the discrepancy to thermal stresses due to lithospheric cooling,

    which sets up a bending moment which places the lower part of

    the plate in tension and the upper part in compression. Plate

    flexure due to volcanic loading releases thermal stresses, so that

    the plate appears weakened.

    Wessel (1992) found that a combination of the above

    effects could partly explain the low Te values from ocean island

    loading studies, but not completely. The remaining reduction

    was attributed to hotspot reheatingthe reduction of litho-

    spheric strength by mechanical injection of heat from the mantle

    plumes assumed to give rise to ocean islands. This effect has

    been proposed by many authors (e.g. Detrick & Crough 1978)

    and was quantified by McNutt (1984), who suggested that the

    age of the lithosphere was effectively reset by plume activity,

    to a value corresponding to the regional average basement depth.

    A problem with this suggestion is that hotspot swells exhibit heat

    flow anomalies which are much smaller than those predicted by

    the reheating model (Courtney & White 1986; Von Herzen et al.

    1989). More recently, anomalously low Te values for some ocean

    island chains have been attributed to errors in the inferred age

    of loading where older volcanic loads have been overprinted

    by younger ones (e.g. McNutt et al. 1997; Gutscher et al.

    1999). Here we propose an additional explanation for the low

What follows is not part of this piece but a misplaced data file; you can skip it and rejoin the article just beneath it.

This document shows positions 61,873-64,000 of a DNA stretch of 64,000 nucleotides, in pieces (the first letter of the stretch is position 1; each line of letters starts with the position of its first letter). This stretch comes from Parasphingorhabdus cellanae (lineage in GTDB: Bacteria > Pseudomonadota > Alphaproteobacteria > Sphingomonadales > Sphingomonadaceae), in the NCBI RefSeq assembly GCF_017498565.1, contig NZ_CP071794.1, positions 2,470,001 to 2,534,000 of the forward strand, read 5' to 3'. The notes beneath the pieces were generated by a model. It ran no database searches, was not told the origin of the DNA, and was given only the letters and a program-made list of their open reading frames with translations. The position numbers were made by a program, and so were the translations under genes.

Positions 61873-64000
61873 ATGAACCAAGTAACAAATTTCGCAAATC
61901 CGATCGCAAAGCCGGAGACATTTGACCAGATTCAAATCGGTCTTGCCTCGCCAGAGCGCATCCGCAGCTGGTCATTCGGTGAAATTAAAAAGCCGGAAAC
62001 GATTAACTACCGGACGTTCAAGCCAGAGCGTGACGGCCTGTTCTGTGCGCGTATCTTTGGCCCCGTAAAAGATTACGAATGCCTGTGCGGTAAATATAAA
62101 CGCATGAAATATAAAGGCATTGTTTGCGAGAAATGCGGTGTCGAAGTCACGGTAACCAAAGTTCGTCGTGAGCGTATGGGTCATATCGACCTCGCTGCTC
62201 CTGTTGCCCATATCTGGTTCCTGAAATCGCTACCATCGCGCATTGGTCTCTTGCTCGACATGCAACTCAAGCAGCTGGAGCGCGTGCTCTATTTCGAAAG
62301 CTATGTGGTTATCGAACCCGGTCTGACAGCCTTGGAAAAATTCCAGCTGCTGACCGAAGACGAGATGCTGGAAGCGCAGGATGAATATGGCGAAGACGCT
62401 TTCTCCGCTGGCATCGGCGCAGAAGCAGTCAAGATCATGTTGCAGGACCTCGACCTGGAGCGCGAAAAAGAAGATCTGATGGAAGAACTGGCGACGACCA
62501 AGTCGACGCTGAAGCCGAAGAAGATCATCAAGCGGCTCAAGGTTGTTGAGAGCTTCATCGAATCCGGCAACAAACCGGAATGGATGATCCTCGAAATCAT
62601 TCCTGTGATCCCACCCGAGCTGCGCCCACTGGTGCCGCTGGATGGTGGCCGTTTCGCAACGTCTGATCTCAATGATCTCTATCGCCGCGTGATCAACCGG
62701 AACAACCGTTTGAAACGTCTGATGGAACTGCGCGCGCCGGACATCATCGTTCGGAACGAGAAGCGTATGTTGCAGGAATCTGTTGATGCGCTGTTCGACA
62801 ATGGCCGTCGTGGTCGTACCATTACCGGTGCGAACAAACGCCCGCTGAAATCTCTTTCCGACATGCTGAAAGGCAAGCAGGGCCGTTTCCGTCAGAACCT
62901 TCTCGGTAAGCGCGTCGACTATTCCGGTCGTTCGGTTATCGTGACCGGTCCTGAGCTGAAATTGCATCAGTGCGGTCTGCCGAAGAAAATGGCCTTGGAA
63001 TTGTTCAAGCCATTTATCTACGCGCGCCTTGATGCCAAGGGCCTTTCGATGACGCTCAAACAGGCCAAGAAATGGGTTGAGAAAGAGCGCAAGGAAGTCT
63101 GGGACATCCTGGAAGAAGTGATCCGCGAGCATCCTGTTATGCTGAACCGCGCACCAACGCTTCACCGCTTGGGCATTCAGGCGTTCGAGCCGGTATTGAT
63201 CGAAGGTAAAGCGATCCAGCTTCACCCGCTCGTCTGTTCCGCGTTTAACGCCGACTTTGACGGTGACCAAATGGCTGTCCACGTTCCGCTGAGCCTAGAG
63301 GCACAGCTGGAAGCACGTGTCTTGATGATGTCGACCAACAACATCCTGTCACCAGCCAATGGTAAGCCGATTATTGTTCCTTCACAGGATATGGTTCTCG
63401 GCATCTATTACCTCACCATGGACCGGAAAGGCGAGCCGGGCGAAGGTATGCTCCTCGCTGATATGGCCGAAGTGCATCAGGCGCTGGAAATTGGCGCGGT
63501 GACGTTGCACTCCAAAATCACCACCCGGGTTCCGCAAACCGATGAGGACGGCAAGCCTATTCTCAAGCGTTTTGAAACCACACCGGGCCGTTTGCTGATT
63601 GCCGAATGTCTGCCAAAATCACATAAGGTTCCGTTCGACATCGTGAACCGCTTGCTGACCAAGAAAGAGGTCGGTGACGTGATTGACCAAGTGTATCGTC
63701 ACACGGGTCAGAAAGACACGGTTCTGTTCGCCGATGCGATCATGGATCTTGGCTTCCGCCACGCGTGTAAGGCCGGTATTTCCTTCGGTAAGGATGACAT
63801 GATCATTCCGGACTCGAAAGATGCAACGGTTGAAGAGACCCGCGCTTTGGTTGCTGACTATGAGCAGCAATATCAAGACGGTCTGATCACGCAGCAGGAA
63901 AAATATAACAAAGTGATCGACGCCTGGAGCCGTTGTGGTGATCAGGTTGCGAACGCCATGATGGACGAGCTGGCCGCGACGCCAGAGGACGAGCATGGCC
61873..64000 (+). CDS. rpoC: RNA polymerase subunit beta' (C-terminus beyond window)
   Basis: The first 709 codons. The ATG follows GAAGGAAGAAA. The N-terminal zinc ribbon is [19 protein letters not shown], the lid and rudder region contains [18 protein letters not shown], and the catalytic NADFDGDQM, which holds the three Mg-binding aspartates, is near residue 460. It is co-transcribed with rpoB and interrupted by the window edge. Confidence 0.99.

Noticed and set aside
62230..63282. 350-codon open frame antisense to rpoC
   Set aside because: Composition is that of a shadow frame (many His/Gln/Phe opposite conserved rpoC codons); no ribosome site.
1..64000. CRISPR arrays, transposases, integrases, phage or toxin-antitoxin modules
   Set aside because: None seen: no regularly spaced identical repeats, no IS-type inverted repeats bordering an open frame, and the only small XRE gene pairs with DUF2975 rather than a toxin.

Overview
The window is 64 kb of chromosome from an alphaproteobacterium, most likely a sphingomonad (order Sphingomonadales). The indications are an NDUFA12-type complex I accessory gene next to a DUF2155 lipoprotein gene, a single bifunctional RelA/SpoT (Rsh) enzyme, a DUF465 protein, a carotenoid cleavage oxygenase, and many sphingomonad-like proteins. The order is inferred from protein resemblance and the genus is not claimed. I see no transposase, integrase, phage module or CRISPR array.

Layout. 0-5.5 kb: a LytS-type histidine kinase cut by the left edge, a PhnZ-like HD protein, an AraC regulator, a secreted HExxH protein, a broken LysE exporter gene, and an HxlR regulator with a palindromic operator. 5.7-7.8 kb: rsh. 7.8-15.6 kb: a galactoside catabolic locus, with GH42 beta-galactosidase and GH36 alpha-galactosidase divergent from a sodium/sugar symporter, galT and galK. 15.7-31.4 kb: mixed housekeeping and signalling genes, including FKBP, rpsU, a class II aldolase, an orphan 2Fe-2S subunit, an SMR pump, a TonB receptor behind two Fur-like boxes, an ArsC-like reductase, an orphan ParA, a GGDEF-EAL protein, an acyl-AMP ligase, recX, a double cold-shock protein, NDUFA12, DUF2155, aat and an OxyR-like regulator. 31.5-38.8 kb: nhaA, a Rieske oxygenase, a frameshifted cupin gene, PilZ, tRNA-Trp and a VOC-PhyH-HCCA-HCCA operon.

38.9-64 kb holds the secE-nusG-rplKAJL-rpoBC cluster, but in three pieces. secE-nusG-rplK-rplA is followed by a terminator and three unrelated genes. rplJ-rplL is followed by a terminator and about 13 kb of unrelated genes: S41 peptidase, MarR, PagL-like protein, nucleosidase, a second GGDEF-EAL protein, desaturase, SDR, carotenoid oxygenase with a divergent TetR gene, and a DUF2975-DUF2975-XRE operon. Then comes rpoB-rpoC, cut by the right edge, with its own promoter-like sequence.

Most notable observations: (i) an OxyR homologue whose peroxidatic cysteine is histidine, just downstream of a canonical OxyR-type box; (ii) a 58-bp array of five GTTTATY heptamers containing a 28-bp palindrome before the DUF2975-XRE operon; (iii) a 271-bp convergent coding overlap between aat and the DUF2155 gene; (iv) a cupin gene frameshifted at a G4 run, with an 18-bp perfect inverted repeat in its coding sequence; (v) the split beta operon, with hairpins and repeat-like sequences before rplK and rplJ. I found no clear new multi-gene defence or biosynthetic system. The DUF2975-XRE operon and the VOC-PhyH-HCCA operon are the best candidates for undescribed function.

apparent Te of the lithosphere beneath many oceanic volcanoes

    which comes from the methods of data analysis used rather

    than from geodynamic processes.

    T H E D E N S I T Y O F O C E A N I CI N T R A P L A T E V O L C A N O E S

    Estimation of Te requires quantification of both the load

    represented by the volcano and the flexure of the underlying

    plate. In a few cases the flexure has been quantified by mapping

    Geophys. J. Int. (2001) 145, 731739

    # 2001 RAS 731

  • the shapes of the top of the oceanic crust and the Moho by

    seismic methods (e.g. Watts & ten Brink 1989; Caress et al.

    1995; Watts et al. 1997). Even in some of these studies, the

    shape of the flexed plate beneath the centre of the load is poorly

    constrained by seismic data, since the sampling of this region

    by marine shots recorded on land stations is poor and addi-

    tional constraints from gravity modelling are needed. The vast

    majority of the values shown in Fig. 1 come from studies

    using bathymetric and gravity or geoid data. The limitations of

    values based on the ETOPO5 global gridded bathymetry and

    low-resolution satellite gravity data have been discussed else-

    where (e.g. Goodwillie & Watts 1993; Minshull & Brozena 1997).

    However, even where values have been derived from shipboard

    data, significant errors can arise because of the trade-off in

    gravity modelling between the shape of density contrasts and

    their magnitude.

    Key parameters in gravity modelling of ocean islands and

    seamounts are the density of the load and the density of the